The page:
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Self-publishing Success Stories: Jane Steen

Self-publishing Success Stories: Jane Steen

photo of Jane Steen at her laptop

Jane Steen, historical novelist and proud Professional member of ALLi

Historical novelist Jane Steen shares the story of her rise to Professional Member of ALLi as a historical novelist, encouraging fellow indie authors to emulate her success. Her top tips include:

  • keeping calm and carrying on, no matter how daunting each task as an indie author may seem
  • reading voraciously to stimulate ideas for your own books
  • recognising that you don’t need to be writing numerous books a year to be successful

(Jane Steen is always very generous with her advice to other authors and has written many previous guest posts for ALLi n the past, some of which we link to at the foot of this page.)

 

What’s your proudest achievement to date as an indie author?

I’m proud of having earned my first £100,000! Not all in one year, but I can certainly say that the hard work’s paid off.

Of course being an author is about a lot more than the money, but being able to say that you’ve earned a “proper” wage from writing is a great way of getting people to take you seriously.

What’s the single best decision you ever made?

cover of Lady Helena Investigates by Jane Steen

One of Jane Steen’s historical novel series is in the mystery genre

Obviously the decision to go indie, especially as I made it just after a couple of agents had requested a full manuscript. Nothing ever came of those requests, but I could so easily have used that “encouragement” to keep me on the hamster wheel of submissions. I weighed the options and saw that the indie route suited my personality and life choices better, and never doubted I could succeed even in the years when I seemed to be getting nowhere.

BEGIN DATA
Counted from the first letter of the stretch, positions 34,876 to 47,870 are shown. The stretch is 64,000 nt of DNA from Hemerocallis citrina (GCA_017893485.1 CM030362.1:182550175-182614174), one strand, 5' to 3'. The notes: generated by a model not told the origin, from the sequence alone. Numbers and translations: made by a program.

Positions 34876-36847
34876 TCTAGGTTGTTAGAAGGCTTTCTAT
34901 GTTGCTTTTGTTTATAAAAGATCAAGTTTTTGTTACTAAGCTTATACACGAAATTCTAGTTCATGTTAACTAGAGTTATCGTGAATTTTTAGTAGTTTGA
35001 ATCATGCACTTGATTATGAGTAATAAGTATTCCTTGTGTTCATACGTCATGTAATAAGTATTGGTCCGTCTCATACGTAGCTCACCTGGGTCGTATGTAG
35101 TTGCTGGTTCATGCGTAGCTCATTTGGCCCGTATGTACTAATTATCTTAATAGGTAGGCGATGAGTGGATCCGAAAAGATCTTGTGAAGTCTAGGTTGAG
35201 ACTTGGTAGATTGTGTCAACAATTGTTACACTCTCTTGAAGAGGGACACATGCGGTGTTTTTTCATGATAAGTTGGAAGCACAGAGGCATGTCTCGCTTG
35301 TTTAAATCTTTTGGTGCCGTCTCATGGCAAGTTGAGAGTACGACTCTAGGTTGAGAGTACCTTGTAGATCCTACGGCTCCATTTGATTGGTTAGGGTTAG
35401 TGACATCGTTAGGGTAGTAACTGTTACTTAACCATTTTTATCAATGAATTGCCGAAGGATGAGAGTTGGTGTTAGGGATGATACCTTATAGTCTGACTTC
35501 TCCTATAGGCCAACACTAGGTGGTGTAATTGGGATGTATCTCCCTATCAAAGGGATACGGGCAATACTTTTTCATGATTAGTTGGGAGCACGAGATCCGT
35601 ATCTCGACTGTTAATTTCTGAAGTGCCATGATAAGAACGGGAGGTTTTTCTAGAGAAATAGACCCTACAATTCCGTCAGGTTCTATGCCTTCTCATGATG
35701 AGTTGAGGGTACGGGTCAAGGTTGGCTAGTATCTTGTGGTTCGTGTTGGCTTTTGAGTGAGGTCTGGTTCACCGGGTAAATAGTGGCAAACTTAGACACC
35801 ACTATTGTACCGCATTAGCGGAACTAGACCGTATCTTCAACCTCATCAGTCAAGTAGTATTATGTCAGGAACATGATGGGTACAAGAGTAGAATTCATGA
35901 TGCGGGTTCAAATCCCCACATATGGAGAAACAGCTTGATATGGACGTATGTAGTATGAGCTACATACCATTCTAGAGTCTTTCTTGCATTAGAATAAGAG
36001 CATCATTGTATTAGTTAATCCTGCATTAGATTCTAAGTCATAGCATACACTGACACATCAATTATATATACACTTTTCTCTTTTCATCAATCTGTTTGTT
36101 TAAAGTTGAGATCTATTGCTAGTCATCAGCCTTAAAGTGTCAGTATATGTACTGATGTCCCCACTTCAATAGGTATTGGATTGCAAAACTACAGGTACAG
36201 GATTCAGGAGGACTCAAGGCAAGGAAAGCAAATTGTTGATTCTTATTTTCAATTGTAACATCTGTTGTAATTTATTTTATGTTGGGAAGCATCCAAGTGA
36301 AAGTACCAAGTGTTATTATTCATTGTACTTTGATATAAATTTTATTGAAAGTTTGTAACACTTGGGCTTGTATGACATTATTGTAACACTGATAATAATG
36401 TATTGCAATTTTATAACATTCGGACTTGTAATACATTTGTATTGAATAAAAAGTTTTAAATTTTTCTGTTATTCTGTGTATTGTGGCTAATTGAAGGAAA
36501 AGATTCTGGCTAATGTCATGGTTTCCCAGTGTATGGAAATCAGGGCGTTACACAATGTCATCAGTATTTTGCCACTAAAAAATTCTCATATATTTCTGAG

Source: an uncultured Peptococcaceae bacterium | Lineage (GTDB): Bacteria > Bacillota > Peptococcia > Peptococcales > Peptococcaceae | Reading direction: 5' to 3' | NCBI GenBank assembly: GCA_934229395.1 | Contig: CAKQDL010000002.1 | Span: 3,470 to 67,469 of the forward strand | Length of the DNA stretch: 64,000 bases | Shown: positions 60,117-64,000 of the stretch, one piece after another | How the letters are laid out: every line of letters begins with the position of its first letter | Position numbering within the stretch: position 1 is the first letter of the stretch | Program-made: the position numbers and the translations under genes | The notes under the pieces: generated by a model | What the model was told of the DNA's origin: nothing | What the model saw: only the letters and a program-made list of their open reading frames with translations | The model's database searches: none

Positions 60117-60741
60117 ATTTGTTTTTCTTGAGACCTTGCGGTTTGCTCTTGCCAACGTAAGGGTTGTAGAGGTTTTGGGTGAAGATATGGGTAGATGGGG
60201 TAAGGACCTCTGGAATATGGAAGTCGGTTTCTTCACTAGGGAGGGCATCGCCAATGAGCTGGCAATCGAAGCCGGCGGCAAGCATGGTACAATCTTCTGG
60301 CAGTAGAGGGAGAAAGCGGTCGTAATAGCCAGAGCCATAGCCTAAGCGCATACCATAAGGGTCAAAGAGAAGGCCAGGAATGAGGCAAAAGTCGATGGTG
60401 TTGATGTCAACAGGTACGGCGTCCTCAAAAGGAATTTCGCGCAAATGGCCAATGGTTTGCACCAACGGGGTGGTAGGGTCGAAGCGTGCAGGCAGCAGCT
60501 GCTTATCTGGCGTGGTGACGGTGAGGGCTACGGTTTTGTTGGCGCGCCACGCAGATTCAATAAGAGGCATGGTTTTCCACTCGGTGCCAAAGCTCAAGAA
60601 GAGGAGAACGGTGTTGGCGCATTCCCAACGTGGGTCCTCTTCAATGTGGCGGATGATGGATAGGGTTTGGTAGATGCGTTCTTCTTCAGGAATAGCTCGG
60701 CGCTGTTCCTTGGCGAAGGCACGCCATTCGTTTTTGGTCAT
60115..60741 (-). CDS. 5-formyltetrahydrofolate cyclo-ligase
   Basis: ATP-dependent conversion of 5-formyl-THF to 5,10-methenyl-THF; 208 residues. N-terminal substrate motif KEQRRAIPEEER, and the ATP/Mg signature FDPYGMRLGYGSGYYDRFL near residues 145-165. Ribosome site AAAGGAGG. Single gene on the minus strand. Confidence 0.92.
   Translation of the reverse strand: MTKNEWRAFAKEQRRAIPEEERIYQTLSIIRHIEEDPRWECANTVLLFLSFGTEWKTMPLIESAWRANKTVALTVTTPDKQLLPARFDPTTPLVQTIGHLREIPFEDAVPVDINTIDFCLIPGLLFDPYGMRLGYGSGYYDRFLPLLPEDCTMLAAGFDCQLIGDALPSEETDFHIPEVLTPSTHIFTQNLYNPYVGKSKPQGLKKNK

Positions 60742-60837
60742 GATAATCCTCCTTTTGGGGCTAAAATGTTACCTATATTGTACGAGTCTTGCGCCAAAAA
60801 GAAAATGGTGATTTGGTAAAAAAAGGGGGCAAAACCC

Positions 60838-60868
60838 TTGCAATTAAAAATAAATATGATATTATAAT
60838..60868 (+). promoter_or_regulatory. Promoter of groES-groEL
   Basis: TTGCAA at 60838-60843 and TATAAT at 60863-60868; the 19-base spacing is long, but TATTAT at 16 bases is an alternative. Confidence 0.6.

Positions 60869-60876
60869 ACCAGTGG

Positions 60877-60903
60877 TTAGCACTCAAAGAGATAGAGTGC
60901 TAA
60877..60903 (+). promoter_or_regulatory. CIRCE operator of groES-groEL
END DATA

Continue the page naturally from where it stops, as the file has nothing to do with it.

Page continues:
What’s been your biggest surprise as an indie author?

How easy some aspects of indie publishing are.

However daunting a project looks, I’ve found that if I just keep calm and tackle the issues one step at a time I’ll get there.

What’s your greatest challenge – and how do you deal with it?

My two greatest challenges are (non-writing-related) stress and managing time. I don’t deal with stress well, so anything out of the ordinary can just shut me down as a writer, and of course dealing with the stressful situation sucks up my time. I’ve learned, though, that once I’ve dealt with the situation, my writing mojo will return, and in the meantime there are plenty of things to do in an indie business that don’t involve actually writing.

How do you get/stay in a creative mood?

I try to read as much as I can, since reading always gives me ideas and inspirations I can feed into my writing. I also find that exercise helps, and getting out into my garden. And just not pushing myself too hard.

I’ve accepted that I can only manage one or two books a year.

How do you remain productive/motivated?

I think one of the joys of indie life is that you don’t have to be constantly productive or motivated.

Some days I’m definitely unproductive and unmotivated! But I write at my own schedule, so I know that switching off for a couple of days isn’t a disaster. I think it’s a normal part of creative life to crave change and variety.

What’s your favourite thing about being an author–publisher?

The readers, of course! I write to entertain people,and I’m always imagining them there on the other side of the page. I love it when readers write to me or contact me on social media or leave lovely reviews.